There’s a saying that economists deserve credit for predicting eight of the last three recessions. And it’s true that if you keep predicting cyclical phenomena you will be right sometimes of sheer necessity, like the stopped clock correct twice a day. (If it’s mechanical, we mean.) But with the evidence showing Northern Hemisphere winters getting snowier over the past 30 years, and climate models predicting the opposite, is it really a good moment for CNN to predict yet again the end of snow?
It might seem so since, to the experts in various newsrooms, we’re always on the verge of runaway warming. If snow doesn’t vanish in 2007 or 2013 it must, like the Arctic ice, go sooner or later and they can say told you so as mankind perishes for want of skiing and water. Which is evidently the problem as CNN headlines the concerns of an “advocacy group known as Protect Our Winters (POW)” made up of “professional athletes and like-minded individuals fighting for policy to protect winter sports and mountain communities” one of whom told the United States Senate last year that “Increased temperatures are melting away both my sport and my livelihood”.
We beg to remind these well-meaning folks that one swallow does not make a summer nor one sick polar bear an extinction. According to CNN “This year has been a prime example of what is becoming more common. Snowfall has been abysmal in California this winter. The state-wide snowpack is running far below average to date and there is little relief in sight before the season ends.” Which is pretty bad, right?
Right. As journalism or even science. Because the story immediately adds “This is a stark comparison to last year when California was walloped with above-average snowfall and ended the season 175% of average by April 1.” So you’re panicking over a one-year trend in one place? What about NBC’s Feb. 28 story “Cold grips the East Coast as lake-effect snow ramps up”? Or the wet early spring across much of the American south?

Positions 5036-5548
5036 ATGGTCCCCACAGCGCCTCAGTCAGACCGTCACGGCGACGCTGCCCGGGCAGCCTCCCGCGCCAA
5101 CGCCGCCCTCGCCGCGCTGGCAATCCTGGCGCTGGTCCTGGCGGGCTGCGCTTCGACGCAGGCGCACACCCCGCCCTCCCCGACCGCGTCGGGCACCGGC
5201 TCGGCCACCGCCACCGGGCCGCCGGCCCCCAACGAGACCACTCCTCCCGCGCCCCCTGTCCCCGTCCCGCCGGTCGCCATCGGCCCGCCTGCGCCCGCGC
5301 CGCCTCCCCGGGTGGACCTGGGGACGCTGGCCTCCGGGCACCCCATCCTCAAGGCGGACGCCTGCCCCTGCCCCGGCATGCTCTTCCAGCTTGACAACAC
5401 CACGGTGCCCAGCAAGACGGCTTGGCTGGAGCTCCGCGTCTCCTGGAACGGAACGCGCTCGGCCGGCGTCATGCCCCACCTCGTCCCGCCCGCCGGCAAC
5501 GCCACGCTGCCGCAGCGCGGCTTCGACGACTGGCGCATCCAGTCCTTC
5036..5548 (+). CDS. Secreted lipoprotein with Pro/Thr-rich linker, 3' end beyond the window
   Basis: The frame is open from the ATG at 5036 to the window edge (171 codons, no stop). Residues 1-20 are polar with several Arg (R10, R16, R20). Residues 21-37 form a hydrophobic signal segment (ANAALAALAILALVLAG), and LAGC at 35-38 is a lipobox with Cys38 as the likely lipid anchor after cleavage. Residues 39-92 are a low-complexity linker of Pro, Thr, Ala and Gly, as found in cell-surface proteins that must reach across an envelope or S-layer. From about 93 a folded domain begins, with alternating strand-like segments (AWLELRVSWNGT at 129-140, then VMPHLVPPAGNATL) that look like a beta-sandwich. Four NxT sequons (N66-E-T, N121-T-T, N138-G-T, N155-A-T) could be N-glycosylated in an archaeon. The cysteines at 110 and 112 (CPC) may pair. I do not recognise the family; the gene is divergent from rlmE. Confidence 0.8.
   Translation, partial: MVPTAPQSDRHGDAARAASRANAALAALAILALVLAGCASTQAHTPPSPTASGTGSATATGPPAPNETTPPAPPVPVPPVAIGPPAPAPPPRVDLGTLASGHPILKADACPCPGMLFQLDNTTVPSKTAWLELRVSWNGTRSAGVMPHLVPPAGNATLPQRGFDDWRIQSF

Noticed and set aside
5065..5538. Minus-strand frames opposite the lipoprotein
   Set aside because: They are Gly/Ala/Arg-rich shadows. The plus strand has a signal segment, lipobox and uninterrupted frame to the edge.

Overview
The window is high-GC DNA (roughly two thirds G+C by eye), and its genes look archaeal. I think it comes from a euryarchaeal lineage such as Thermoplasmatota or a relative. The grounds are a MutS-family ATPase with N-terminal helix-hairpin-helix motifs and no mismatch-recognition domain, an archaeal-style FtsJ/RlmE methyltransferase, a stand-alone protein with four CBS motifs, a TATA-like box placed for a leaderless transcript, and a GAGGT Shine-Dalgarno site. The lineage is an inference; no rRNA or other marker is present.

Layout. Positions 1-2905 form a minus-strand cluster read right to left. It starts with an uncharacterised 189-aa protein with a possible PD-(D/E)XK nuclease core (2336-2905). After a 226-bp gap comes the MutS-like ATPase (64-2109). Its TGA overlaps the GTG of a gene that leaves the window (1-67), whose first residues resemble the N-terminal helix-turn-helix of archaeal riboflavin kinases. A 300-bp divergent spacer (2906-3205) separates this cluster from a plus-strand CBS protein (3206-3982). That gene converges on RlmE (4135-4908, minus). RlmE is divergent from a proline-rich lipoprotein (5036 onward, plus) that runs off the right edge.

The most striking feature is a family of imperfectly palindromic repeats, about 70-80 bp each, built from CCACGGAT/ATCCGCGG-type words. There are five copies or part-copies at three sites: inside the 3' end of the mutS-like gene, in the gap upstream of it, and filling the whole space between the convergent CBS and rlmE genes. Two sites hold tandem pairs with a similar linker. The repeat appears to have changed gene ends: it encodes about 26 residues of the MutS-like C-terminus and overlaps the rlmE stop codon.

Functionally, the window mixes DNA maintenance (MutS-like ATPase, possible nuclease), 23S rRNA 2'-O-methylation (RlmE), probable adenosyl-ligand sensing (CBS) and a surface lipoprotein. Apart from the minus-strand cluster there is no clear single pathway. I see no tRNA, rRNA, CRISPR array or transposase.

Well see, it’s all about the extreme weather. “It’s this variability that leaves many wondering what the long-term trends are indicating. If climate science holds true, this winter whiplash could put many out of business as the low-snow years mount.” If climate science holds true? What climate science? How did we get from wondering what the long-term trends are indicating to the low-snow years mounting in two sentences? And where is this famous increase in variability anyway?
In any case, the Times of London reports in some bafflement, there’s still snow on Mt. Kilimanjaro. “Predictions that there would be no more snow on Africa’s highest peak long before we entered this decade spurred a rush of visitors to see the white cap of Mount Kilimanjaro before it vanished for ever. Yet climbers have been wading through snowdrifts on its upper reaches this month, confounding prophecies most notably featured in An Inconvenient Truth, the 2006 documentary on climate change written and fronted by Al Gore, the former US vice-president. ‘The snow has certainly got my clients talking,’ Methley Swai, owner of the Just-Kilimanjaro trekking company, said. ‘Many people have made Kilimanjaro a bucket list priority because of the Al Gore deadline but when they get here they are pleasantly surprised to find lots of snow.’ There were also abnormally high snowfalls in 2018, which led to the highest recorded growth for the total snow depth on Tanzania’s inactive volcano, an aggregated increase of 1.2m.”
Not to worry. A researcher, while warning against “hyperbole,” says “The timing on all those predictions was obviously off. But most importantly, all glaciers on the mountain continue to decrease in thickness and in area.” So it’s the end of snow. Again. And again. This time for sure. Or the next.